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For Registered Dietitians seeking CPEU credit

Registered Dietitians can earn 1 CPEU credit per webinar. The video recordings can be viewed for CPEU credit up to 3 years after their original air date.

These activities should be logged as a 175 activity (Recorded Pre-Approved CPEU). To receive your certificate of completion, please email CPEU@oldwayspt.org to let us know which webinar recording you watched, and any feedback you may have. We welcome your feedback to continually improve the activities/materials offered. RDs may also submit evaluations of the quality of materials to CDR.

 

From Policy to Plate: The Role of Child Nutrition Programs in Filling Nutrition Gaps and Promoting Whole Grain Intake

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Liz Gearan, MS, RD, Principal Researcher and Deputy Director of Nutrition Research, Mathematica, and Joanne Slavin, PhD, RD, Professor, Food Science and Nutrition, University of Minnesota

Federal nutrition programs such as the National School Lunch Program (NSLP), the School Breakfast Program (SBP), the Child and Adult Care Food Program (CACFP), and the Special Supplemental Nutrition Program for Women, Infants and Children (WIC) help ensure kids have access to nutritious foods and can help participants meet dietary recommendations. Each program has a whole grain requirement; but overall, kids’ intakes of whole grains fall short of recommendations. Promoting higher whole grain intakes through participation in Child Nutrition Programs can help kids establish a healthier eating pattern in recognition of whole grain’s health benefits. How can we promote whole grain intake and what is the role of policy in in helping kids meet dietary guidance? In the first part of the webinar, you’ll learn about the nutrition standards in Child Nutrition Programs and WIC, and research on the positive contributions these programs can make in kids’ diets. The second half will dive deeper to shine light on why whole grains are a critical part of Child Nutrition Programs’ standards for health, how policy can promote higher whole grain intakes, and ways health professionals can be a voice in the public policy dialogue on child nutrition. Thanks to the General Mills Bell Institute for Health and Nutrition for sponsoring this session! (Recorded on April 14, 2022)

Communicating Whole Grain Content to Shoppers: What Food Makers Need to Know

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Caroline Sluyter, Director of the Whole Grains Council, Oldways, Kelly LeBlanc, MLA, RD, LDN, Director of Nutrition, Oldways

In this session, experts at the Oldways Whole Grains Council will share insights from a newly-published study of Whole Grain Stamped products, and what this research reveals about whole grain trends over time in both the U.S. and Latin America. The speakers will also dive into findings from the 2021 Whole Grain Consumer Insights Survey to share what consumers are looking for on the label when they are shopping for whole grain foods, and what other product attributes are important to shoppers in addition to whole grain content. Finally, this session will close with a brief overview of regulatory differences in whole grain labeling across a few key international markets and how these differences impact making whole grain content claims. (Recorded on April 6, 2022)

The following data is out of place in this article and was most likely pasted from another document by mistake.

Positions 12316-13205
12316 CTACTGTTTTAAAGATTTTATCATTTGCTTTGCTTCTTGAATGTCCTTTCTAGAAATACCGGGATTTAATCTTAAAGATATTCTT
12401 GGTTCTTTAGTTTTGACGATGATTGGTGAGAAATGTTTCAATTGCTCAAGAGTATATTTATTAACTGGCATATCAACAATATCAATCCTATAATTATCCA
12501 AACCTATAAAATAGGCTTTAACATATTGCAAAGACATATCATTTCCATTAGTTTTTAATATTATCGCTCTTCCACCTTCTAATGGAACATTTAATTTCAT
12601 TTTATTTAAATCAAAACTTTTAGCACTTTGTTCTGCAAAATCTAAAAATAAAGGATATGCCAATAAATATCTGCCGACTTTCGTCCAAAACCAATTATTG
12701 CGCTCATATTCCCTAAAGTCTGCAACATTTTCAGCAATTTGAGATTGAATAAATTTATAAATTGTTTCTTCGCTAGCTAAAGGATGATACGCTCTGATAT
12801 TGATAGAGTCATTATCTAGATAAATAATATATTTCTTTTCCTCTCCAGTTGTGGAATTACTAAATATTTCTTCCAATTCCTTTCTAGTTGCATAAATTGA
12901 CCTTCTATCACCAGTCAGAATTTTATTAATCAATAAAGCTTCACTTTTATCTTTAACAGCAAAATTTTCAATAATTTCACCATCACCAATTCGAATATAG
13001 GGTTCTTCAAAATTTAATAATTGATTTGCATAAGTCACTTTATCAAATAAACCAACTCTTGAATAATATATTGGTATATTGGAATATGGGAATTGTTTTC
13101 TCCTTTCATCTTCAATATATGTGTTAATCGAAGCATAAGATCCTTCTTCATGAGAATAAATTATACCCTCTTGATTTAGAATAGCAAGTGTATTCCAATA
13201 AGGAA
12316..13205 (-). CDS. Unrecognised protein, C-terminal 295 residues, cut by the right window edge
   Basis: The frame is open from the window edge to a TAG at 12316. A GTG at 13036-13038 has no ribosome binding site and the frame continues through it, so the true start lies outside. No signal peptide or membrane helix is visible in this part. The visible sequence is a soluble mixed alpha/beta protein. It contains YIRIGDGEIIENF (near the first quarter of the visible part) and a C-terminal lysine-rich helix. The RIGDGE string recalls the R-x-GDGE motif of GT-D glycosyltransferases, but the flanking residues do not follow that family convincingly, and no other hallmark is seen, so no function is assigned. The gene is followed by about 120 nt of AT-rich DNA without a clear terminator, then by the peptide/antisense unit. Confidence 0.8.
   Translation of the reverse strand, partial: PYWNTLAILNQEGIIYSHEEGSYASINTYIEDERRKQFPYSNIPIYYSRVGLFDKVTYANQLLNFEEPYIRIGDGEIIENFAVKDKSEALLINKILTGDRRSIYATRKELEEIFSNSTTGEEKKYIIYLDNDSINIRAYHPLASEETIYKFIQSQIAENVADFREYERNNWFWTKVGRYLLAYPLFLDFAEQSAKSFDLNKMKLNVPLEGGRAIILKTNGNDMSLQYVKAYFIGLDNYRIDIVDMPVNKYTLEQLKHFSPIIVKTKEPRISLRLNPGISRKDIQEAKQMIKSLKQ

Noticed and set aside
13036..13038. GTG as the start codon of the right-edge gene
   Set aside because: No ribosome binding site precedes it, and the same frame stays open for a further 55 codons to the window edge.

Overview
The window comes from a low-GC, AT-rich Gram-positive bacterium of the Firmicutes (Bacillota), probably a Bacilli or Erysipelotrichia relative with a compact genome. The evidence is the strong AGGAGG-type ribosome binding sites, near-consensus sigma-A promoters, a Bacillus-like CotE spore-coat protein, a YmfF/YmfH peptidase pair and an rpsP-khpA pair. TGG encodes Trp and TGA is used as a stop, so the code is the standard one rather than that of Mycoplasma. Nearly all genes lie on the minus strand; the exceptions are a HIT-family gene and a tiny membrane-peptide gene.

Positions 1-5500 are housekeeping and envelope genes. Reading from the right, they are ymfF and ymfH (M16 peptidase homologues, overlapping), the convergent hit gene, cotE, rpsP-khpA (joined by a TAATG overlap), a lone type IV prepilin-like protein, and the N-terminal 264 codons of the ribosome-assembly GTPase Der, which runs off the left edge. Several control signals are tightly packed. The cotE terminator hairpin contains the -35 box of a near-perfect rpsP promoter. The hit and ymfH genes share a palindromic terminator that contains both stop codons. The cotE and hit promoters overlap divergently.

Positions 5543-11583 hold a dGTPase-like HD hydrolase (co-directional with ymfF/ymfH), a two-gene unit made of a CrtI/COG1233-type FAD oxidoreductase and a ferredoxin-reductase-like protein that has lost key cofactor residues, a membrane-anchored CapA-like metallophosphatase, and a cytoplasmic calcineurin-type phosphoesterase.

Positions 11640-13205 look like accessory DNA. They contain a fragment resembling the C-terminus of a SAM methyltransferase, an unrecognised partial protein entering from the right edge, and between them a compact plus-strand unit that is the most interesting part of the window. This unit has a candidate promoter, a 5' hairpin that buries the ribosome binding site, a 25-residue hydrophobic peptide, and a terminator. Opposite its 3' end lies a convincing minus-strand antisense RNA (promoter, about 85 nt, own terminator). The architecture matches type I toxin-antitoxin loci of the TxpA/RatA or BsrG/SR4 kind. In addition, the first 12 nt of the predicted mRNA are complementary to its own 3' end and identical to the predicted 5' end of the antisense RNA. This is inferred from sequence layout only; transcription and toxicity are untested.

Shaking Up the Breadbasket: The Dietitian’s Guide to Increasing Biodiversity with Ancient Grains

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Shane Frederick, Manager of Strategic Programs for the Specialty Soya and Grains Alliance, Laurie Scanlin, Principal Scientist at Ardent Mills, and Neil Doty, Business Development Manager for Northern Crops Institute

Biodiversity is an essential element of a healthy food system, and yet just three crops (wheat, rice, and corn) provide more than 40% of the calories eaten worldwide. In this session, Shane Frederick, Manager of Strategic Programs for the Specialty Soya and Grains Alliance will introduce how farmers and dietitians can work together to better integrate ancient grains into our food supply. Laurie Scanlin, Principal Scientist at Ardent Mills will demonstrate how ancient grains have been adapted to the climate over time and will highlight consumer trends for ancient grains and innovative new applications for ancient grains. Her presentation will also review the importance of including more ancient grains from an environmental, nutritional, and economic perspective. Lastly, Neil Doty, Business Development Manager for Northern Crops Institute, will reveal insights from the product development side on how foods can be reformulated with ancient grains, and how dietitians can be a part of the solution. Thanks to our friends at the Specialty Soya and Grains Alliance for sponsoring this session!

The Economics of Whole Grain and Public Health – The Impact and Application of Eating More Whole Grains

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Allison Yoder, MA, RDN, LD, Nutrition in Food Retail Program Development Fellow through the Academy of Nutrition and Dietetics Foundation and Kevin Miller, PhD, Principal Scientist, General Mills Bell Institute of Health and Nutrition